Donald Trump is a reality TV star/business tycoon turned nationalist demagogue from New York. Mike Pence is a staunch evangelical Christian and long-time politician from Indiana. The two men have numerous ideological and policy differences, but they share anti-scientific, conspiratorial views on climate change.
Global warming is a myth. The global warming treaty is a disaster. There, I said it.
— Mike Pence
When Mike Pence ran for Congress in 2000, he called global warming a “myth” that the environmental movement invented in an attempt to “raise taxes and grow centralized governmental power.” He also attacked the Kyoto climate agreement’s “stupidity and blatant unfairness” because it advantaged developing nations like — you guessed it — China.
Pence now refrains from peddling obviously crazy conspiracy theories but his recent comments on climate change remain detached from reality. During the presidential election, Pence told CNN that he and Donald Trump want to “follow the science” on climate change. Yet, in the same interview, Pence talked about ending the “war on coal” and claimed that “we can develop all the resources in this country.” The science that Pence claims he wants to follow shows that coal is the single biggest contributor of human-caused global warming and that developing all the Earth’s fossil fuel resources would melt most of Antarctica and cause massive sea level rise.
On energy, we will cancel the restrictions on the production of American energy, including shale, oil, natural gas and clean beautiful coal.
— Donald Trump
There is no reason to believe that Trump or Pence will shift away from their climate change-accelerating extremism. No one in their administration seems likely to pressure them to do so. Scott Pruitt is not an outlier. The people Trump has surrounded himself with are a virtual cabal of climate science deniers and fossil fuel industry lackeys. Trump’s chief strategist Steve Bannon used to run a website that published false information on climate change and he has called government support for energy alternatives to fossil fuels “madness.” Secretary of Housing Ben Carson believes climate change is just “an excuse not to develop our God-given resources.” Secretary of Energy Rick Perry has ties to the Dakota Access Pipeline and once claimed that scientists invented climate change to get funding. Attorney General Jeff Sessions similarly called climate science “deliberate misinformation.”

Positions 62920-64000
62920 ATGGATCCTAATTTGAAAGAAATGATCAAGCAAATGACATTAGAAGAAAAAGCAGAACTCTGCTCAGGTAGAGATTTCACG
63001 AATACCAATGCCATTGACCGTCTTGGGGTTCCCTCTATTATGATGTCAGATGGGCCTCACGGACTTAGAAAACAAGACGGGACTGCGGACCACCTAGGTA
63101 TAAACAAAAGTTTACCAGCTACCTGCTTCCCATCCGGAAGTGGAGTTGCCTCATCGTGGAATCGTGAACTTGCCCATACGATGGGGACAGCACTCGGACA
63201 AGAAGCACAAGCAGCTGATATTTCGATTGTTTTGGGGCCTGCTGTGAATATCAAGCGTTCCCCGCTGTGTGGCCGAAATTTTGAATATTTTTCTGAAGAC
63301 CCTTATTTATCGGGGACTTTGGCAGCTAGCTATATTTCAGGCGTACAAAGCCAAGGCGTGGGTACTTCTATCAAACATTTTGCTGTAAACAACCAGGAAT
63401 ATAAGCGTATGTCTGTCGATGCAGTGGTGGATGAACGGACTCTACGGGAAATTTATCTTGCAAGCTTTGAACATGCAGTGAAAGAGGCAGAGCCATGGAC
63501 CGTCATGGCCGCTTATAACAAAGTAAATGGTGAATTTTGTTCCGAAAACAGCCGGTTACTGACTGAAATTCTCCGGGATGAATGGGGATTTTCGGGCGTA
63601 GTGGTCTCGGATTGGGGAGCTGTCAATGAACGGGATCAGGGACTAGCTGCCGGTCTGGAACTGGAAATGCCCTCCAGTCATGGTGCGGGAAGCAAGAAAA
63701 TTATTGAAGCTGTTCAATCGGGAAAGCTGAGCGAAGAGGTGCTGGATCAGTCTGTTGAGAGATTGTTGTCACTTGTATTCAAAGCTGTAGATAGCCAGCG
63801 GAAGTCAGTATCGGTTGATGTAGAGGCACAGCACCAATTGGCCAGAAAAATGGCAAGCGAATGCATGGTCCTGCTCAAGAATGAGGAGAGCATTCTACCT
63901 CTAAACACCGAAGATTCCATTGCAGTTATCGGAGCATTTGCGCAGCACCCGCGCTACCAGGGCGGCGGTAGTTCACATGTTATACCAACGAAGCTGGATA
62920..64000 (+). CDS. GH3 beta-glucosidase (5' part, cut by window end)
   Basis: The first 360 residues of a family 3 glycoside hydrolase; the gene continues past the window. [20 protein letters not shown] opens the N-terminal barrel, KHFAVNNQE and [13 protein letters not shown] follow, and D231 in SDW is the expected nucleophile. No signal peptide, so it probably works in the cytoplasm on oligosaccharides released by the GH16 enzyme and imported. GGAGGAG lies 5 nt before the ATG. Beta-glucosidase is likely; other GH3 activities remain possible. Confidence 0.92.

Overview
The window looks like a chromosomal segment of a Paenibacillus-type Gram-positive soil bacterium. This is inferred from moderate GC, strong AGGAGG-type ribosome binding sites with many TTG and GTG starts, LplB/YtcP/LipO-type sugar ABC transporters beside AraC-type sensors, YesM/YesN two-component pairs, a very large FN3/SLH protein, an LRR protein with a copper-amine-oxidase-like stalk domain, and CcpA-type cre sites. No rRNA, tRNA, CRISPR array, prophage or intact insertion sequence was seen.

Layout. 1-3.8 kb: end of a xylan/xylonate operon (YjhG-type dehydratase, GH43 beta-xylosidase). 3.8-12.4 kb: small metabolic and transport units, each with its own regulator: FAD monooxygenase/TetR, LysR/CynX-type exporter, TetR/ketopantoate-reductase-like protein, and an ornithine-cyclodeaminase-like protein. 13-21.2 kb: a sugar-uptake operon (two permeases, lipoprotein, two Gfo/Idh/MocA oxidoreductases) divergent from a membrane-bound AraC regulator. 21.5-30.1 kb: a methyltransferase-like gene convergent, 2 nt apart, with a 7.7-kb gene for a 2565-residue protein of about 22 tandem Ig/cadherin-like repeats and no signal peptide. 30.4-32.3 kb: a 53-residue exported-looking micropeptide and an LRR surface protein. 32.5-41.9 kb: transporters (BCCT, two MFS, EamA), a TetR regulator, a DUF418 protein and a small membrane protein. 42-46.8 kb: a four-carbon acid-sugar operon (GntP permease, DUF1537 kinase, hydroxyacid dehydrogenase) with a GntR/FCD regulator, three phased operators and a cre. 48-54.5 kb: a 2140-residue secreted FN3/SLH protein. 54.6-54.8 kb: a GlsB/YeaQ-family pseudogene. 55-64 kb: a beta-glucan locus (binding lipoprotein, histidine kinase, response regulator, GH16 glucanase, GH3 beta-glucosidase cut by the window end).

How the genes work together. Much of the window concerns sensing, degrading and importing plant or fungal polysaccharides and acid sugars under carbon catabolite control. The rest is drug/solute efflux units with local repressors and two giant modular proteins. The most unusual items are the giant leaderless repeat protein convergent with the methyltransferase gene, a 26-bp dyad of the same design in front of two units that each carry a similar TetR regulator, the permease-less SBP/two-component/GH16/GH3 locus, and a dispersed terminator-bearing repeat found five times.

To use climate change as an excuse not to develop our God-given resources makes little sense.
— Ben Carson
Climate denial is so widespread that Secretary of Defense James Mattis and Secretary of State Rex Tillerson are widely seen as the Trump-Pence administration’s climate “moderates.” Yes, a military general nicknamed “Mad Dog” and the former CEO of the oil giant Exxon Mobil are the only glimmer of hope that the administration will have somewhat reasonable climate policies. And the only thing they’ve done to gain their reputation is paying lip service to the fact that climate change is a real problem. Let that sink in.
Rex Tillerson’s stance on climate change is refreshingly sane compared to his administration colleagues but he plays both sides of the issue. In keeping with Exxon Mobil’s official stance — but in contrast to the Trump party line — Tillerson supports the Paris climate agreement. However, at his Senate confirmation hearing, Tillerson downplayed the significance of climate change and the scientific certainty around it. When Republican Senator Bob Corker asked if he believes “human activity, based on science, is contributing” to climate change, Tillerson’s answer was vague. “The increase in greenhouse gas in the atmosphere is having an effect. Our ability to predict that effect is very limited,” he replied.